[R-sig-ME] lme4 vs. HLM (program) - differences in estimation?
Felix Schönbrodt
nicebread at gmx.net
Tue Nov 18 18:02:17 CET 2008
Hi all,
in my workgroup the HLM program by Raudenbush et al. is the de facto
standard - however, I'd like to do my mixed models in R using the lme4
package (as I do all other computations in R as well...)
Both as a practice and as an argument for my colleagues I tried to
replicate (amongst others) the omnipresent "math-achievement-in-
catholic-vs.-public schools"-example (using the original HLM-data set)
in lme4.
My first question is: is my formula in lmer the right one?
--> HLM-style model ( Y = MATHACH; ID = grouping factor)
Level-1 Model
Y = B0 + B1*(SES) + R
Level-2 Model
B0 = G00 + G01*(SECTOR) + G02*(MEANSES) + U0
B1 = G10 + G11*(SECTOR) + G12*(MEANSES) + U1
Combined Model:
Y = G00 + G01*(SECTOR) + G02*(MEANSES) + G11*(SECTOR)*(SES) +
G12*(MEANSES)*(SES) + U0 + U1*(SES) + R
--> lmer-style:
HSB.ML <- lmer(mathach ~ sector + meanses + ses + meanses*ses +
sector*ses + (ses.gmc | id), data=HSB)
All models yield the same results concerning fixed effects; models
including random slopes however show some minor divergence in the
random effects variance (not very much, but it is there ...; see
sample outputs below). In the presented example, the variance
component is 0.10 (lme4) vs. 0.15 (HLM).
I am aware that these differences are really small - in this case the
difference was only 0.1% of the residual variance.
Nonetheless I would really be happy if someone could shed some light
on this issue, so that I can go to my colleagues and say: "We get
slightly different results _because_ [...], BUT this is not a problem,
_because_ ..."
From my web and literature searches I have two guesses about these
differences in both programs:
- a statement by Douglas Bates, that lme4 uses another estimation
algorithm:
"[...] but may be of interest to some who are familiar with a
generalized least squares (GLS) representation of mixed-models (such
as used in MLWin and HLM). The lme4 package uses a penalized least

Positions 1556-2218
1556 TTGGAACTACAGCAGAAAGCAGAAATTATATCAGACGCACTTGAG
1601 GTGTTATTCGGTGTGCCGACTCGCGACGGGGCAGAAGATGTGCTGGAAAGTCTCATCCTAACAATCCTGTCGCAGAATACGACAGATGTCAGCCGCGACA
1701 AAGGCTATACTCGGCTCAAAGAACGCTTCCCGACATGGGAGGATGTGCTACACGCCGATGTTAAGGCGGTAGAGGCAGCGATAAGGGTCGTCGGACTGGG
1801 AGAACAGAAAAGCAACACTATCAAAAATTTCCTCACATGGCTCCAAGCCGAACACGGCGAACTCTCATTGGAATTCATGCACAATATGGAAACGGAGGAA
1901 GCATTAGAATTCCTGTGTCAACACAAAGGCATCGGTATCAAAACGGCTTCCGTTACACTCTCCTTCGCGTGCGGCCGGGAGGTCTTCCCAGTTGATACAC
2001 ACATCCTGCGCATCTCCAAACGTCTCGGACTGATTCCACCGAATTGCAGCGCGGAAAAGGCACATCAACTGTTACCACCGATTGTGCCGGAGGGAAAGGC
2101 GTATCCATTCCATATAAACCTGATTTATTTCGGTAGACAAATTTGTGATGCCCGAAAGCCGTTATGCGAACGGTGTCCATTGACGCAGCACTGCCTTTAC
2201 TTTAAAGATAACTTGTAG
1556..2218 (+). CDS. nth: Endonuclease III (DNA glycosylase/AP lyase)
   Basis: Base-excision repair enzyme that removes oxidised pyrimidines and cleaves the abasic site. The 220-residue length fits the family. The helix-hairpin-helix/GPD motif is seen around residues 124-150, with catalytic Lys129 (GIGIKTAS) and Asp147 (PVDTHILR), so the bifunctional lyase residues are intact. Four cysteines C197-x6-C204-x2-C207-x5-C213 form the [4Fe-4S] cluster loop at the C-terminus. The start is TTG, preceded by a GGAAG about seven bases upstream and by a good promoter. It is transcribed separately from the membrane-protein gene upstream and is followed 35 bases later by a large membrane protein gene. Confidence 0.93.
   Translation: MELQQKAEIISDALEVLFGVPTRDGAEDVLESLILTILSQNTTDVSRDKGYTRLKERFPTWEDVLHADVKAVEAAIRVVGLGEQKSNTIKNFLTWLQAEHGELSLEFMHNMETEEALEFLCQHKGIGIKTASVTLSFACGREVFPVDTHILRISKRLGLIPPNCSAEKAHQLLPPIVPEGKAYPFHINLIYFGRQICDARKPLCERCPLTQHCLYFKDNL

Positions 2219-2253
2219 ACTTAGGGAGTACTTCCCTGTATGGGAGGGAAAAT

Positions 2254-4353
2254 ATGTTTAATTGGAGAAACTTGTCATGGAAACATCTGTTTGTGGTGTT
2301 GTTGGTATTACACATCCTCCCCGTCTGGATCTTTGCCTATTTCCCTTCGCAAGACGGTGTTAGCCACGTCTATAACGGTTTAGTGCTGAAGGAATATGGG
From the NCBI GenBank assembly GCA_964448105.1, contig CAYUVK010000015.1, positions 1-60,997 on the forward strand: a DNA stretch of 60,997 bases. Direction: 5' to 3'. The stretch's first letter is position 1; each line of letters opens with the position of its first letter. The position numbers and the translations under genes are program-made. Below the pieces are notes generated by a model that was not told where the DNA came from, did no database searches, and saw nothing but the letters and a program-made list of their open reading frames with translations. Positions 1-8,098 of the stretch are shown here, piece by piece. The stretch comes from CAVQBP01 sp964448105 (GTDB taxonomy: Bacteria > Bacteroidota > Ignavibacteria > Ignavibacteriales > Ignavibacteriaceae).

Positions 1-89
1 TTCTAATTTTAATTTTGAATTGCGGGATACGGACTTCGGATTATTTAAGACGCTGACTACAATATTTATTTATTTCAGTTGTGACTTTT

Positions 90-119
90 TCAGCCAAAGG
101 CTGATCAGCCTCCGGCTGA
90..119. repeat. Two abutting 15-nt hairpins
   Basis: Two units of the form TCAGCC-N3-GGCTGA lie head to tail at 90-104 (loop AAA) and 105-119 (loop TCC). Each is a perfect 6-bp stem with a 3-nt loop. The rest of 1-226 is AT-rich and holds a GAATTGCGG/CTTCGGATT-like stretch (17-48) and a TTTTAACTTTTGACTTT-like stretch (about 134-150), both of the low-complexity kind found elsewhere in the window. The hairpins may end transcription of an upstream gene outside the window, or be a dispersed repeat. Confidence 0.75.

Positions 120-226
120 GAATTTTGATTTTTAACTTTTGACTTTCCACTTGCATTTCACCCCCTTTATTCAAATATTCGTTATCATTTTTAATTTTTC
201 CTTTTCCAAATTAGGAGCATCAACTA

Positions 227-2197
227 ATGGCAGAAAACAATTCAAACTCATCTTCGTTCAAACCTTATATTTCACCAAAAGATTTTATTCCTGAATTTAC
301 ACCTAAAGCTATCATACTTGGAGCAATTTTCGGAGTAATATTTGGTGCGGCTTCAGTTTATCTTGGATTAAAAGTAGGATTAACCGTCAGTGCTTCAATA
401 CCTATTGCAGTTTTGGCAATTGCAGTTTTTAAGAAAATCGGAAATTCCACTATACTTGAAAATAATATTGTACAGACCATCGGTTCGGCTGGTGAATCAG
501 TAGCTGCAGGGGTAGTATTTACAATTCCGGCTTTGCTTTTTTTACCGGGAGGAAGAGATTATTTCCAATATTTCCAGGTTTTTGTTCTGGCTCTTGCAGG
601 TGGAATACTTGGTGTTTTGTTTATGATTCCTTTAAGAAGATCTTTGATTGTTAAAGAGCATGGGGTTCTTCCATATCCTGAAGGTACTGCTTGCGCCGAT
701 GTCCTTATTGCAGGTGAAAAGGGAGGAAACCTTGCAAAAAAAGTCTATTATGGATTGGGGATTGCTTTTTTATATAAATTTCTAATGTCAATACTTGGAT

squares (PLS) representation instead."
(http://markmail.org/search/?q=lme4+PLS+GLS#query:lme4%20PLS%20GLS
+page:1+mid:hb6p6mk6sztkvii2+state:results)
- HLM maybe does some Bayesian Estimation, what lme4 does not do (?)
But: these only are guesses from my side ... I'm not a statistician,
but would like to understand it (a bit)
All best,
Felix
#-----------------------------------
# OUTPUT FROM HLM
# ------------------------------------
Final estimation of fixed effects:
----------------------------------------------------------------------------
Standard Approx.
Fixed Effect Coefficient Error T-ratio d.f.
P-value
----------------------------------------------------------------------------
For INTRCPT1, B0
INTRCPT2, G00 12.096006 0.198734 60.865
157 0.000
SECTOR, G01 1.226384 0.306271 4.004
157 0.000
MEANSES, G02 5.333056 0.369161 14.446
157 0.000
For SES slope, B1
INTRCPT2, G10 2.937980 0.157140 18.697
157 0.000
SECTOR, G11 -1.640951 0.242912 -6.755
157 0.000
MEANSES, G12 1.034418 0.302574 3.419
157 0.001
----------------------------------------------------------------------------
Final estimation of variance components:
-----------------------------------------------------------------------------
Random Effect Standard Variance df Chi-square
P-value
Deviation Component
-----------------------------------------------------------------------------
INTRCPT1, U0 1.54271 2.37996 157
605.29563 0.000
SES slope, U1 0.38603 0.14902 157
162.30883 0.369
level-1, R 6.05831 36.70309
-----------------------------------------------------------------------------
#-----------------------------------
# OUTPUT FROM LMER
#---------------------------------------
Linear mixed model fit by REML
Formula: mathach ~ meanses + sector + ses.gmc + meanses * ses.gmc +
sector * ses.gmc + (ses.gmc | id)
Data: HSB
AIC BIC logLik deviance REMLdev
46524 46592 -23252 46496 46504
Random effects:
Groups Name Variance Std.Dev. Corr
id (Intercept) 2.379 1.543
ses.gmc 0.101 0.318 0.391
Residual 36.721 6.060
Number of obs: 7185, groups: id, 160
Fixed effects:
Estimate Std. Error t value
(Intercept) 12.09600 0.19873 60.866
meanses 5.33291 0.36916 14.446
sector 1.22645 0.30627 4.005
ses.gmc 2.93877 0.15509 18.949
meanses:ses.gmc 1.03890 0.29889 3.476
sector:ses.gmc -1.64261 0.23978 -6.850
___________________________________
Dipl. Psych. Felix Schönbrodt
Department of Psychology
Ludwig-Maximilian-Universität (LMU) Munich
Leopoldstr. 13
D-80802 München
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